FOWA Notes: How and Why We Built Google Docs and Spreadsheets - Jonathan Rochelle

Step 1 any good product
Pick a killer cool name


People said it sucks. But At least no-one will be confused.

Who Cares? It's actually a start-up acquistion story

20052Web Technologies / XL2Web joins Google.

Mar 2006 - Upstartle / writely joins google

Jun 2006 Google spreadhsheets launched in labs
Aug 2006 Writely re-opens
Oct 06 Google docs launched.
Took it global

It actually fits well with our mission
Orgnaise my info
Make it accessible
with whomever I choose and nobody else

DIY content creation
Accepted/familiar interface.
Accessibility from anywhere.
Easy to use collaboration.
DIY community creation

It's not on the web it is the web.

Key target features
Realtime editing
online storage

One overriding product goal:
Be easy to use.

General Architecture

Server-side calculation engine. lighten the load
Ajax client
Collaboration engine.
Storage Layer
infrastructure and shared services

Google infrastructurep provides cheap scale - just add water. The team focuses on integration and features.

Ajax Client
Well defined communication layer
Push calculation logic to the server side
Browser challenges - no safari or opera support
Perceived speed

Ajax is graeat,
nice browser based UI
No plugins

Ajax stinks
300k pages
X browser issues

Decisions Decisions
Who is our initial user
What are the must-have V1 features?
Launched in June, updated based on feedback in July and August.
Collaboration features - rich conflict resolution or simple "trust me" collaboration

Integration Choices - which google products when?

Technical decisions
Storage services.. which fits best?
Stateful vs stateless
homing how to split the load.

Feedback from the users
Give us more specific features.

Give us improvements to current features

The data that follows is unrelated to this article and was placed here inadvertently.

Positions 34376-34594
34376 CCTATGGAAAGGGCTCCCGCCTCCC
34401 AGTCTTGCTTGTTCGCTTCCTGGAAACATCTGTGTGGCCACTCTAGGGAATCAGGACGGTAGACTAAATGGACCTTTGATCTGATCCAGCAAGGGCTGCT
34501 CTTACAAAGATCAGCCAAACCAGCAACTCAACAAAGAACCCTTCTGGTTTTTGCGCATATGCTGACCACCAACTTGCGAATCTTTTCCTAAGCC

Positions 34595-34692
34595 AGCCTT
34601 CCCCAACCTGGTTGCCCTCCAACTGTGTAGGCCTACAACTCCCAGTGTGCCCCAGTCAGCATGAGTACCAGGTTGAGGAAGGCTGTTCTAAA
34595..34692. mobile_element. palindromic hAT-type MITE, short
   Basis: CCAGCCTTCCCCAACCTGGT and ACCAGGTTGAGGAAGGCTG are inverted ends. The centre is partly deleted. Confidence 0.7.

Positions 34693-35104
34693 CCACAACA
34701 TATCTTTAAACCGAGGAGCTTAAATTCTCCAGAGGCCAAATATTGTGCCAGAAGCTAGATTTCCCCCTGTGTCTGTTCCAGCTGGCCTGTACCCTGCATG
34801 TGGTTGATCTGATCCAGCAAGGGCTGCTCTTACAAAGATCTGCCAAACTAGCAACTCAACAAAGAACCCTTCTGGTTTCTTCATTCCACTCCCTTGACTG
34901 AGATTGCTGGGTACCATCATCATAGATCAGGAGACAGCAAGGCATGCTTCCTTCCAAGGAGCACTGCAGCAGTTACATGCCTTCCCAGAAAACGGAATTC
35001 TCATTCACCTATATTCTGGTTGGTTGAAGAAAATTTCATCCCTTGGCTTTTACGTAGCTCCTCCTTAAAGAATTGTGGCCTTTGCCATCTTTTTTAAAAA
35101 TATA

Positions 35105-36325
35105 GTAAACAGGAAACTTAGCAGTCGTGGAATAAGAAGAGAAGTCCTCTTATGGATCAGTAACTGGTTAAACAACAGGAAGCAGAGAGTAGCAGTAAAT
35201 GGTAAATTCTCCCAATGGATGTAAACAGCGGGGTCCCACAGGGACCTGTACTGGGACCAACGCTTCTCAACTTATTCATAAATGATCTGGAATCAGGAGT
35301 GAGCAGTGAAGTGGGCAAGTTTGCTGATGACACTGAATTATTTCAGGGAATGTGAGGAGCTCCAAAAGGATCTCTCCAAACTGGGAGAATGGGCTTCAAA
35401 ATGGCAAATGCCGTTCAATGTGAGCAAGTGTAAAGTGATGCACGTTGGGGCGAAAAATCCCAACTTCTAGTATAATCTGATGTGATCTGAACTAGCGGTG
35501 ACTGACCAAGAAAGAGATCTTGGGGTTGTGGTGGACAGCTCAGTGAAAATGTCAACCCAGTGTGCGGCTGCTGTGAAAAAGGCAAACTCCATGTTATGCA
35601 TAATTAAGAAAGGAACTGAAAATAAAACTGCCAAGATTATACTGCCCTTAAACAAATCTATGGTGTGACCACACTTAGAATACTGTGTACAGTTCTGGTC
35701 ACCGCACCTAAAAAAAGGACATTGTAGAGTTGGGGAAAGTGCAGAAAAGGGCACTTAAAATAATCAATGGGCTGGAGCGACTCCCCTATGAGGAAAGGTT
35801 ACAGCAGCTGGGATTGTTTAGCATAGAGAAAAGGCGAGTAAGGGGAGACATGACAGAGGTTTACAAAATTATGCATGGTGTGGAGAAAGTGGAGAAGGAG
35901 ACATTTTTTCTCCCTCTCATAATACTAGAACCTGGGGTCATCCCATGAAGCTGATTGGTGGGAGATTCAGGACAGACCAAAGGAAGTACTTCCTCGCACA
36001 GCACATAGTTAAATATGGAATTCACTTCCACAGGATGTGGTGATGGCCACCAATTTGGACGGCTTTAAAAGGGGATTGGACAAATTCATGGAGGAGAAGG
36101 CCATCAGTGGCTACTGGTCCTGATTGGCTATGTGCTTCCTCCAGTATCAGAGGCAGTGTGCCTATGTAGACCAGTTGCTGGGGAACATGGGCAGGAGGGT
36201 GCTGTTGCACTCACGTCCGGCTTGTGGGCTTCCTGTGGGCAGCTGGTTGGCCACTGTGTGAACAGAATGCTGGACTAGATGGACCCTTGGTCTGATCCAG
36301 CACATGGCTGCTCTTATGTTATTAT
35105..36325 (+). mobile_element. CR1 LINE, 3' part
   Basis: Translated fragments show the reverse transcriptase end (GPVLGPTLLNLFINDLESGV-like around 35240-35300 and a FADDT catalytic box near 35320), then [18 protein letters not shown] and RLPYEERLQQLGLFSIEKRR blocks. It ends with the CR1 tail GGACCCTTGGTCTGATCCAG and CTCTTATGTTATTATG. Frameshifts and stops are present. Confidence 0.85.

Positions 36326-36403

More sorting options etc.

Give us more integration with more Google and non-google services.

".. but we're not whining.. We love this product!"

Lessons learned (pt 1)
Get UI help and get it early
UI innovation can make a stellar success or failure

  Front-end code is very dependent of the desired ui behaviours.
  Users don't like guessing what icons do.
  PM's don't make good icons.

Lessons learned (pt 2)

Test new ideas with users early.
  Nobody cared to "Pan" their spreadsheet like a map.
Use Test harnesses, Automation and benchmarks - early
  Client and server side
  Key for ajax experimentation
Speed is critical
  Performance improvements can Always be made.
    Get someone important to say it's too slow
  Compromise, kill the cool but un-used features...

Lessons learned (pt 3)

The needs of many outweigh the needs of the few
Even if that "one" is paying the bills
Get user feedback and use it as a key input to feature plans

Sometimes insight does NOT come from the user
Our biggest was realtime collaboration. - This was a critical change to the proposition.

User data is sacred
Don't ever give users a reason not to trust your product. Even internal users.
Treat data like it's your bank account details.

Lessons learned (pt 4)

Provide a very specific value that users can describe

If users are saying they need somewher to use this product 
  is not as good as
users saying that your product will improve productivity 80%  

Focus on features which align with your product's value.
for example collaboration features are critical.
It's not about which features most people want or which features will get us more users.

Talk to users
Gather plenty from early users - if they represent your target.

Final lesson learned
The team is the most important thing.
have partners
Pick the right partners
Complimentary skills
I'm not a good administrator so I picked a partner that was a great admin
Same with engineering.

Build a great Team
  Don't compromise
Don't hire for everything. Buy services  

Docs and spreadsheets
Google APIS
Spreadsheets API:

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